This is where we were when the PLA, taking advantage of Indian Army tardiness in not mirroring the annual PLA exercises in the area, dug in positions in Galwan Valley, Hot Springs, Ghogra and between Fingers 4 and 8 on Pangong Tso’s northern bank. In Galwan the new PLA position is now less than 2 km from the upgraded 230-km-long road from Darbuk to DBO. The Indian Army has now positioned itself threateningly on the Chushul heights.

 

The timing of the crisis couldn’t be worse. India was in the midst of a major economic meltdown brought about by the spread of the Covid-19 virus from Wuhan. The electronic media, no doubt prodded by the Narendra Modi government, went into a fury over the “Chinese perfidy” and both Modi and defence minister Rajnath Singh made fire and brimstone speeches ostensibly to the troops in Ladakh. The Indian military buildup was under the full glare of the embedded media and newly acquired military hardware were displayed. Like angry Bharatanatyam dancers, both sides are now semaphoring intentions to each other.

Simultaneously, Indian Army and PLA commanders have been in talks from June 16 seeking a disengagement. The question is who withdraws and to where? This requires the determination of a single LAC.  This is beyond the ken of the military commanders of both sides.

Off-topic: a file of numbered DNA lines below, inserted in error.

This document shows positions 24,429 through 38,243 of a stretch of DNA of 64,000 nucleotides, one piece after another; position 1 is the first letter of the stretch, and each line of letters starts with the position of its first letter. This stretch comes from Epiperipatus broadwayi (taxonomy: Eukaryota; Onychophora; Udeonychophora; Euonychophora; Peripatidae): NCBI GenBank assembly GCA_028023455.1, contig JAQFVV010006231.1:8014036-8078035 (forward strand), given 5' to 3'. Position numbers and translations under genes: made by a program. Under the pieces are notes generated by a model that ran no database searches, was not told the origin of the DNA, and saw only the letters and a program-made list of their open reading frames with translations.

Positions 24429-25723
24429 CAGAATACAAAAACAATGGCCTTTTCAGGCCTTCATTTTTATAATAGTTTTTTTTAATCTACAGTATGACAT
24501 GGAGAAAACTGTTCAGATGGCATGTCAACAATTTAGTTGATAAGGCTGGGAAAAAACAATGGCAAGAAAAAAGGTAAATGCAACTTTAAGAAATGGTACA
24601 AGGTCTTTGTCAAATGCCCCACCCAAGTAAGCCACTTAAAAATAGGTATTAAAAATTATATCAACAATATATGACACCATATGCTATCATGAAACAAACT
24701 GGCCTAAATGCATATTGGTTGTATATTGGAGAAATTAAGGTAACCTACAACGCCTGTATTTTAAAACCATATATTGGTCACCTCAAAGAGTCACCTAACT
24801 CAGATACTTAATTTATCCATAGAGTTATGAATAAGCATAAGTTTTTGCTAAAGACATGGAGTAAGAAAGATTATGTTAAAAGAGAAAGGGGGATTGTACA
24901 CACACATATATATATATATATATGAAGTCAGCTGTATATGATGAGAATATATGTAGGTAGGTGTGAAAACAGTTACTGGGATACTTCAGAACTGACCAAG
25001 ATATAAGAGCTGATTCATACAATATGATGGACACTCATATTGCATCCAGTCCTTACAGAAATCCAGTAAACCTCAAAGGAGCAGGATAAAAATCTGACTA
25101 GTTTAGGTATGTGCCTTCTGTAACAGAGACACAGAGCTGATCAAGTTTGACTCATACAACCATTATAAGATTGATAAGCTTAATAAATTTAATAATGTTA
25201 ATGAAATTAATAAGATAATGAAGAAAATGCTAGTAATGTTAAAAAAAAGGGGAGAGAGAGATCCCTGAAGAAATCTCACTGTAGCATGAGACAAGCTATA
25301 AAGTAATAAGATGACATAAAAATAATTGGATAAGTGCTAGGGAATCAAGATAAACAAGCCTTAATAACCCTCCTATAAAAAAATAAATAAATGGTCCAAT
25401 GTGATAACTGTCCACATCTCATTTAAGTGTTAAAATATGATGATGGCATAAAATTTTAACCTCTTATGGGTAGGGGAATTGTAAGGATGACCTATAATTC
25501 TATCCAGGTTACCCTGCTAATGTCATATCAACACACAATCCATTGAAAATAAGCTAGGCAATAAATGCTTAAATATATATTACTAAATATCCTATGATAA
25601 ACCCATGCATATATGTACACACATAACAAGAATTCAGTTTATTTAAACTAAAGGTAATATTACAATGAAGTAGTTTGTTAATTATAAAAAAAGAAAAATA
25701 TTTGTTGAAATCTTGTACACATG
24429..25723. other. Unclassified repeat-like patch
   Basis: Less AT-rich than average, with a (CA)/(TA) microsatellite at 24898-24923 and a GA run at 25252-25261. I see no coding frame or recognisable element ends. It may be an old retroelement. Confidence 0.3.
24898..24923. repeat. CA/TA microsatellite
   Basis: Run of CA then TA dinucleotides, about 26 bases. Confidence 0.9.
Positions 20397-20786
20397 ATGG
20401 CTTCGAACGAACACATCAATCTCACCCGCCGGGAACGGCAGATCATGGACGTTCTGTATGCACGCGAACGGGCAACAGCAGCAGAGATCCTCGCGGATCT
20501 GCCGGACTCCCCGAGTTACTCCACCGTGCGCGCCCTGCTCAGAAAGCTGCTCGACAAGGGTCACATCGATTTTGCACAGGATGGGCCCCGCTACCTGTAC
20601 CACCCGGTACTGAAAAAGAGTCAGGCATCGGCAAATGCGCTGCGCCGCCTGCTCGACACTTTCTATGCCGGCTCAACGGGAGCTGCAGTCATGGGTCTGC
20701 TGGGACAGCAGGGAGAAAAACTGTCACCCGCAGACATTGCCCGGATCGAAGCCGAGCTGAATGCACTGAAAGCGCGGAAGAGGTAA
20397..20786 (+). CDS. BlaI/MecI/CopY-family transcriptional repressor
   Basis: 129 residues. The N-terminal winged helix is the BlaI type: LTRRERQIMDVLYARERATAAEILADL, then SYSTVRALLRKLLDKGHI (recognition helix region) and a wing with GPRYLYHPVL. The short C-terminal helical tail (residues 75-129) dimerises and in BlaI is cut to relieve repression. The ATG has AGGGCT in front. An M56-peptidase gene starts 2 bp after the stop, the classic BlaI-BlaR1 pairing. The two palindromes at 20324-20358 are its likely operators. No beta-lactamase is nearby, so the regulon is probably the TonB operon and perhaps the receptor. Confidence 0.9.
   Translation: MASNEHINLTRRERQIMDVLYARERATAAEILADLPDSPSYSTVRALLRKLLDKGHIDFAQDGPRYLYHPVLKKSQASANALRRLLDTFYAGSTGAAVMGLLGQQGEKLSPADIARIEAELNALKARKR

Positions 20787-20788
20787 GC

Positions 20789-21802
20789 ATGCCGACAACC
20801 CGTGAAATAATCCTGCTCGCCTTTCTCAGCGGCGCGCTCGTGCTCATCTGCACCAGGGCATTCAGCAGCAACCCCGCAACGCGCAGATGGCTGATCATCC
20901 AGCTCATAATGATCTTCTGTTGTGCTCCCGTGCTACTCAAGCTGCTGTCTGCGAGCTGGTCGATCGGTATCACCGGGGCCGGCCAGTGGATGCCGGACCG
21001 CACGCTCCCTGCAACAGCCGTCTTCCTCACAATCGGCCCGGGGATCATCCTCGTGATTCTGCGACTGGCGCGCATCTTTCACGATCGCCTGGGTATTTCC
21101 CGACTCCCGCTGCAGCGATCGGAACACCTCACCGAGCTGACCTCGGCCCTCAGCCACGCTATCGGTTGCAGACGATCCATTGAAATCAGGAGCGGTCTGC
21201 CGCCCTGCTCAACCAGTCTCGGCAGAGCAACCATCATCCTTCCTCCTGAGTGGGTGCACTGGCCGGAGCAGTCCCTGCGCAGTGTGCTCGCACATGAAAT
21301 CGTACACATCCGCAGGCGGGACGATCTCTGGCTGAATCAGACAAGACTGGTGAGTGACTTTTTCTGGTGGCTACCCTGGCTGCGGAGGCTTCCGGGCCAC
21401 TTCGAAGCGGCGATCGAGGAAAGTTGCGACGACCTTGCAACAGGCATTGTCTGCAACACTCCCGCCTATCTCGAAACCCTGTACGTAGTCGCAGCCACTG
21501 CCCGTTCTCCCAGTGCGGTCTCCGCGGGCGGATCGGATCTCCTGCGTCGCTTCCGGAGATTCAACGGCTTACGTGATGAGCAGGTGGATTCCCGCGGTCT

Military men are usually reluctant to withdraw to tactically disadvantageous positions. But the need now is to give and take. This therefore calls for mediation between the two militaries, and that is best done by a trusted third country’s military.

A neutral military mediator can understand the tactical security concerns of either side and can help in determining the optimal under the circumstances.

The three countries have invested big in the RIC and it is now time to make it pay. The stakes are big. Even a limited Sino-Indian war will mean the end of the RIC and its promise of a multipolar world.

Russia is uniquely placed to play the role of a neutral mediator to help the two countries find an agreement on a single LAC. It enjoys a good measure of trust in both countries. One hopes that both countries will find the good sense to accept mediation

 

Tags: indo-china war